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J Gen Physiol. 1998 Jan;111(1):83-93.

Slow inactivation does not affect movement of the fast inactivation gate in voltage-gated Na+ channels.

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Program in Neuroscience, Division of Medical Sciences, Harvard Medical School, Cambridge, Massachusetts 02138, USA.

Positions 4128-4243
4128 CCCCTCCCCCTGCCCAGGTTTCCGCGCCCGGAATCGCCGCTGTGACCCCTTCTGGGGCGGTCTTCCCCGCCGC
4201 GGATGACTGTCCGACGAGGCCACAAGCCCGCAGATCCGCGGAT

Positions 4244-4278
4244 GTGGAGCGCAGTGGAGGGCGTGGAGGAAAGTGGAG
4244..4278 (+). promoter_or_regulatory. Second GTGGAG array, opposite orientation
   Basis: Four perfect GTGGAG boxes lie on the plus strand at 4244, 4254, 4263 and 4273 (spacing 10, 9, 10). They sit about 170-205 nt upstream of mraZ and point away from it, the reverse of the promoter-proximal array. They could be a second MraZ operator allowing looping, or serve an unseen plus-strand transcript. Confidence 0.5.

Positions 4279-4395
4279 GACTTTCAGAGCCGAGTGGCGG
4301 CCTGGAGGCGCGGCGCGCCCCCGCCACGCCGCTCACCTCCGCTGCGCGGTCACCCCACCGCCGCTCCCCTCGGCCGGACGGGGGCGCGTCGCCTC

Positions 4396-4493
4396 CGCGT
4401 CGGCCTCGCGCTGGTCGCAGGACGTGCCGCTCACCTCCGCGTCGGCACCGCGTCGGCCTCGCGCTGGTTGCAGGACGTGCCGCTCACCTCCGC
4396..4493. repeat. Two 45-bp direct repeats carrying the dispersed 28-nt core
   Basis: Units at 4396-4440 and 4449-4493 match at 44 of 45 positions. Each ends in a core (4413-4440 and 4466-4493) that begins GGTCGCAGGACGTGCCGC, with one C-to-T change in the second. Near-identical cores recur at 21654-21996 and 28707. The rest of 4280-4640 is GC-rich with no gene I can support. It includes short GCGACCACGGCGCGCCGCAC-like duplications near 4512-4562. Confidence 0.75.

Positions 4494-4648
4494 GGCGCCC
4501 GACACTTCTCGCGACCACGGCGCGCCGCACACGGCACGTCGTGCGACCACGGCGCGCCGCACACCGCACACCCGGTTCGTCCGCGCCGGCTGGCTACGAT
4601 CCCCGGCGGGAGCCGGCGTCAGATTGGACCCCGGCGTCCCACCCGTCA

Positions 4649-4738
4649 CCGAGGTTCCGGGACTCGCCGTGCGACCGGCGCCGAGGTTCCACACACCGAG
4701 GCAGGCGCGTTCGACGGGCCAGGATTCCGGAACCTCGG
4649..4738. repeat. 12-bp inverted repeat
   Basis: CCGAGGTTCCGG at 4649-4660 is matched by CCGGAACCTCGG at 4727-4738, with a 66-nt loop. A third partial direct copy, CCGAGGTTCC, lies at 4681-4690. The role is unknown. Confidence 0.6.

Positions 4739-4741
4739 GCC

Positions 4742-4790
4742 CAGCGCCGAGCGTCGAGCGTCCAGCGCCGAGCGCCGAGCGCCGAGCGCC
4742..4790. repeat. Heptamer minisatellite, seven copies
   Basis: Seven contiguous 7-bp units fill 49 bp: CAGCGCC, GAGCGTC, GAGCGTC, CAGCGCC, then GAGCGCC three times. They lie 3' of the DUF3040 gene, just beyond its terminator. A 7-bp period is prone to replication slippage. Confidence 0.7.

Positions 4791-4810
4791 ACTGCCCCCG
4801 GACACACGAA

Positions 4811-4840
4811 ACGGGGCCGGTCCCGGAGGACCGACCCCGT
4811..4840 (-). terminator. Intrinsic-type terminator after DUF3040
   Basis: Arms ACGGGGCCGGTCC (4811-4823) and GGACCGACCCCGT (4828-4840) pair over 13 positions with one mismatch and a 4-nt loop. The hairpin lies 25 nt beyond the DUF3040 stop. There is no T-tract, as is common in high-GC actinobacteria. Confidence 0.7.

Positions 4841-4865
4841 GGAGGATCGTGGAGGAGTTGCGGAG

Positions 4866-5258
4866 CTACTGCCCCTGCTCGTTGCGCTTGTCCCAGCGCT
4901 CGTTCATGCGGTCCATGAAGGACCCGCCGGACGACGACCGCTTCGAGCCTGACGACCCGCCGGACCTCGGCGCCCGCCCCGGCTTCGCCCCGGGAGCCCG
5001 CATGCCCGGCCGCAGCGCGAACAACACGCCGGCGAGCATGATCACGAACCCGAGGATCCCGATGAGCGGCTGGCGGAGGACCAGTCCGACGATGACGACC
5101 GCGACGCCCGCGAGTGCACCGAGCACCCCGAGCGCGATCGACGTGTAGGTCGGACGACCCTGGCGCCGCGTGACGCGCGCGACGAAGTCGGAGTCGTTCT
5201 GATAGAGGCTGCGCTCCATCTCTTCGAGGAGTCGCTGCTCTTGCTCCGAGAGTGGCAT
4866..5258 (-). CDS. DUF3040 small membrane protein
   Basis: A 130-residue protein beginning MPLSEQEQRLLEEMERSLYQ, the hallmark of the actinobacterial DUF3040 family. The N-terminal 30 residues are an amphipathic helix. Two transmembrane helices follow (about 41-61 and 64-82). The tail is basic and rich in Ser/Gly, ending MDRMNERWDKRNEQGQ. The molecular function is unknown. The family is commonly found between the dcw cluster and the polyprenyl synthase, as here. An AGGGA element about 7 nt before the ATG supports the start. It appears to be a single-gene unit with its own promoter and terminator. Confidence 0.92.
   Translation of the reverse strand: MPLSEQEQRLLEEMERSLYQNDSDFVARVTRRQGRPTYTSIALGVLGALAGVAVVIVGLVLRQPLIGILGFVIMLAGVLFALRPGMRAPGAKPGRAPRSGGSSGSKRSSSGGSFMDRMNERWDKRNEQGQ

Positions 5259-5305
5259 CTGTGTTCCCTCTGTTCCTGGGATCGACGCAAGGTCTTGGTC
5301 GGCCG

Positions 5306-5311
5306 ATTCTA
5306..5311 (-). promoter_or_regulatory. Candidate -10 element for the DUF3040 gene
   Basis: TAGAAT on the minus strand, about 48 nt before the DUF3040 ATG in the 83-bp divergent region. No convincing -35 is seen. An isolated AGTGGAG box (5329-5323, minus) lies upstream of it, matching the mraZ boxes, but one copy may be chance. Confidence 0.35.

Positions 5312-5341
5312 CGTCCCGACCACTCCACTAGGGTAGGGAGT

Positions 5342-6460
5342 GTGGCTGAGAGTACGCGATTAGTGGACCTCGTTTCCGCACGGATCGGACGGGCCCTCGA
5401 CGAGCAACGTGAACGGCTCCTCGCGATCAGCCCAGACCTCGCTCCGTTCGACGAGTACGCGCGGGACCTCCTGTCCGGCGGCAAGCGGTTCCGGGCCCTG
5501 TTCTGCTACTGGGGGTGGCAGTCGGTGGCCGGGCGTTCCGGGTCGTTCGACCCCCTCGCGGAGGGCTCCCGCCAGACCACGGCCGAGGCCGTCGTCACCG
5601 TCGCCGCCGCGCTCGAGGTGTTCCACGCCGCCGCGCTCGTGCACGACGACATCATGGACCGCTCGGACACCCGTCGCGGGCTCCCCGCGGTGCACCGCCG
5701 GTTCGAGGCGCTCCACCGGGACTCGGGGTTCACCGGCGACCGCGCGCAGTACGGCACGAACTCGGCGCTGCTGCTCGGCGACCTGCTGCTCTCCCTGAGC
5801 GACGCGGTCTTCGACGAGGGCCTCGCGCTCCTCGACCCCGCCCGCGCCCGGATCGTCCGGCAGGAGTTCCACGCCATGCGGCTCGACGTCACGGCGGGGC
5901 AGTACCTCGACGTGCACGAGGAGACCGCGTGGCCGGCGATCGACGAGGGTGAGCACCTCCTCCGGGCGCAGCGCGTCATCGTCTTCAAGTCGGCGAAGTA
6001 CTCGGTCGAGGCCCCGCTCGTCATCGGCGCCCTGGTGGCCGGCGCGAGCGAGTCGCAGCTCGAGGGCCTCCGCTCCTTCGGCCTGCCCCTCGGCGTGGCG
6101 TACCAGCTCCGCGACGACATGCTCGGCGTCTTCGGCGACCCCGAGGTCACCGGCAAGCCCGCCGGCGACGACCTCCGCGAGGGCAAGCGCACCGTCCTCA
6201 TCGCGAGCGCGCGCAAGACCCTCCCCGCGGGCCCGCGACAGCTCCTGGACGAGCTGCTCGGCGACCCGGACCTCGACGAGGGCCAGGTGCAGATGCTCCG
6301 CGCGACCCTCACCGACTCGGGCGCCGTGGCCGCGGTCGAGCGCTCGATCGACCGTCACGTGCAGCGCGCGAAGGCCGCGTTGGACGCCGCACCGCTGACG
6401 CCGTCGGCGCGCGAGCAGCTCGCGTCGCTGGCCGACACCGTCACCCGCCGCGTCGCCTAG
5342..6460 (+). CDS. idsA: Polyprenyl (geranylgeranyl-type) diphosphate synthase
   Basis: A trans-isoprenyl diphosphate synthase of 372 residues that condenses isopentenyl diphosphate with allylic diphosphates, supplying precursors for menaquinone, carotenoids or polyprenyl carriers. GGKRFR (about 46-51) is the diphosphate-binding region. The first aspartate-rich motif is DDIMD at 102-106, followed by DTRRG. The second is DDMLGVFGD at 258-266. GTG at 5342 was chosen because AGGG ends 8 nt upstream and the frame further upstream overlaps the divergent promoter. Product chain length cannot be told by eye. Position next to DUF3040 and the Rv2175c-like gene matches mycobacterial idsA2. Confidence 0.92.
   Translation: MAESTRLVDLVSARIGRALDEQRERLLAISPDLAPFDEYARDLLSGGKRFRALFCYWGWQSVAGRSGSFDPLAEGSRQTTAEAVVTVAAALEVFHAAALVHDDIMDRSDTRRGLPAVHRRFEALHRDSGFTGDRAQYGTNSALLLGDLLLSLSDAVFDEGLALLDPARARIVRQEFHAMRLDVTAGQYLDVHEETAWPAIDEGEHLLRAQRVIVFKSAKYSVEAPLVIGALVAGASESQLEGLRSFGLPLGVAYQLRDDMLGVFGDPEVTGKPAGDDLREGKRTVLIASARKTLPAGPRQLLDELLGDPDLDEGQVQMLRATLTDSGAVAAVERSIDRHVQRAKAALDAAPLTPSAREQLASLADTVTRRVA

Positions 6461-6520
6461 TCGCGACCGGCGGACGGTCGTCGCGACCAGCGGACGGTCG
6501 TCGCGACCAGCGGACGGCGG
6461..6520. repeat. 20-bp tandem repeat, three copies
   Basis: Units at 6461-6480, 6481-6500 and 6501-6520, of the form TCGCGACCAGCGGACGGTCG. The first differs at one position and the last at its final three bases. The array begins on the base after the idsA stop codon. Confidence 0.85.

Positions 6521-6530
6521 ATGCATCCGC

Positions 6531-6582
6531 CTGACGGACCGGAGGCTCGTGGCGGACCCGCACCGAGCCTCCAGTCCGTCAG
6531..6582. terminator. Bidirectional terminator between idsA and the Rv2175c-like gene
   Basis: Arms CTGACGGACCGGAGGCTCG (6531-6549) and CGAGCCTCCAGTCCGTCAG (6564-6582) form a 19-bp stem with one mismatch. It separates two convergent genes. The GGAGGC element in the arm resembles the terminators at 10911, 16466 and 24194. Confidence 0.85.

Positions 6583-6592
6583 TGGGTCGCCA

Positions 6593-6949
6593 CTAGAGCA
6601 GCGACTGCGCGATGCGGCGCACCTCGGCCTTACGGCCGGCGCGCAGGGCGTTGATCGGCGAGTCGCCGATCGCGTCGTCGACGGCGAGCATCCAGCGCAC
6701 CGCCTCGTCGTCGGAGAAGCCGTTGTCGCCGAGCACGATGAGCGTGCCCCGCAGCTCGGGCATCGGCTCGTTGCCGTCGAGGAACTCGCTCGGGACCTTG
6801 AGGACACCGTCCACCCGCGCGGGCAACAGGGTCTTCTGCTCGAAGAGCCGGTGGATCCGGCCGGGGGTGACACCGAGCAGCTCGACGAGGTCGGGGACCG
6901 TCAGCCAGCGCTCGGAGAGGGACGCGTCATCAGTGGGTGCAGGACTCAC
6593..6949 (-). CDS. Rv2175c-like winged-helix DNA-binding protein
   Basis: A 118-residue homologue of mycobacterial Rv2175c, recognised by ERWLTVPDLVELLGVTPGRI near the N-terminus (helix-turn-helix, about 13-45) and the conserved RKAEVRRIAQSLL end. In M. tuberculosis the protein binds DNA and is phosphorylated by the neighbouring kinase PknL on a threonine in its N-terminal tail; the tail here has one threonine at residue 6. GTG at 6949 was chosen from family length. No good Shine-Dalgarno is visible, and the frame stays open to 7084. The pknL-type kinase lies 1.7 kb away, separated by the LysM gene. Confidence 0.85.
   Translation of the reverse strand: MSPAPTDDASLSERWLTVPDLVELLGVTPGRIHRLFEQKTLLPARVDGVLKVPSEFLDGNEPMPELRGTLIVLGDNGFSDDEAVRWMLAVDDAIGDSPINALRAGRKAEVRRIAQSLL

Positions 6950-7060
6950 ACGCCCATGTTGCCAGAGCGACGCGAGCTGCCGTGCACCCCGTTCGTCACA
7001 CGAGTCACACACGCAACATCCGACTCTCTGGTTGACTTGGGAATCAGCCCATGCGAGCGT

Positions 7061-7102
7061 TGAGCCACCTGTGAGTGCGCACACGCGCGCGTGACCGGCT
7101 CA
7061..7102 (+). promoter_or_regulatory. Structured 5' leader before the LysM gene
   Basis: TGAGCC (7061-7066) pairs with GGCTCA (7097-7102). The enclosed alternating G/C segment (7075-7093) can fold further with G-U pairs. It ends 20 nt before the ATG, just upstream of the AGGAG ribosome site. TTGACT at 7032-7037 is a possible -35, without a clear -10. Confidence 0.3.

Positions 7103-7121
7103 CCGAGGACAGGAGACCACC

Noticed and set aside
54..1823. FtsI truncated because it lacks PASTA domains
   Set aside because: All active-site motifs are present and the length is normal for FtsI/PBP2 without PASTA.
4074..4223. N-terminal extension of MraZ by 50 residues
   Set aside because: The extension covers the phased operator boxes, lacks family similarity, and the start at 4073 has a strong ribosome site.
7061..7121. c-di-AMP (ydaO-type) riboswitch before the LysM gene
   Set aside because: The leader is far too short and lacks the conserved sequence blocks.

Voltage-gated Na+ channels exhibit two forms of inactivation, one form (fast inactivation) takes effect on the order of milliseconds and the other (slow inactivation) on the order of seconds to minutes. While previous studies have suggested that fast and slow inactivation are structurally independent gating processes, little is known about the relationship between the two. In this study, we probed this relationship by examining the effects of slow inactivation on a conformational marker for fast inactivation, the accessibility of a site on the Na+ channel III-IV linker that is believed to form a part of the fast inactivation particle. When cysteine was substituted for phenylalanine at position 1304 in the rat skeletal muscle sodium channel (microl), application of [2-(trimethylammonium)ethyl]methanethiosulfonate (MTS-ET) to the cytoplasmic face of inside-out patches from Xenopus oocytes injected with F1304C RNA dramatically disrupted fast inactivation and displayed voltage-dependent reaction kinetics that closely paralleled the steady state availability (hinfinity) curve. Based on this observation, the accessibility of cys1304 was used as a conformational marker to probe the position of the fast inactivation gate during the development of and the recovery from slow inactivation. We found that burial of cys1304 is not altered by the onset of slow inactivation, and that recovery of accessibility of cys1304 is not slowed after long (2-10 s) depolarizations. These results suggest that (a) fast and slow inactivation are structurally distinct processes that are not tightly coupled, (b) fast and slow inactivation are not mutually exclusive processes (i.e., sodium channels may be fast- and slow-inactivated simultaneously), and (c) after long depolarizations, recovery from fast inactivation precedes recovery from slow inactivation.

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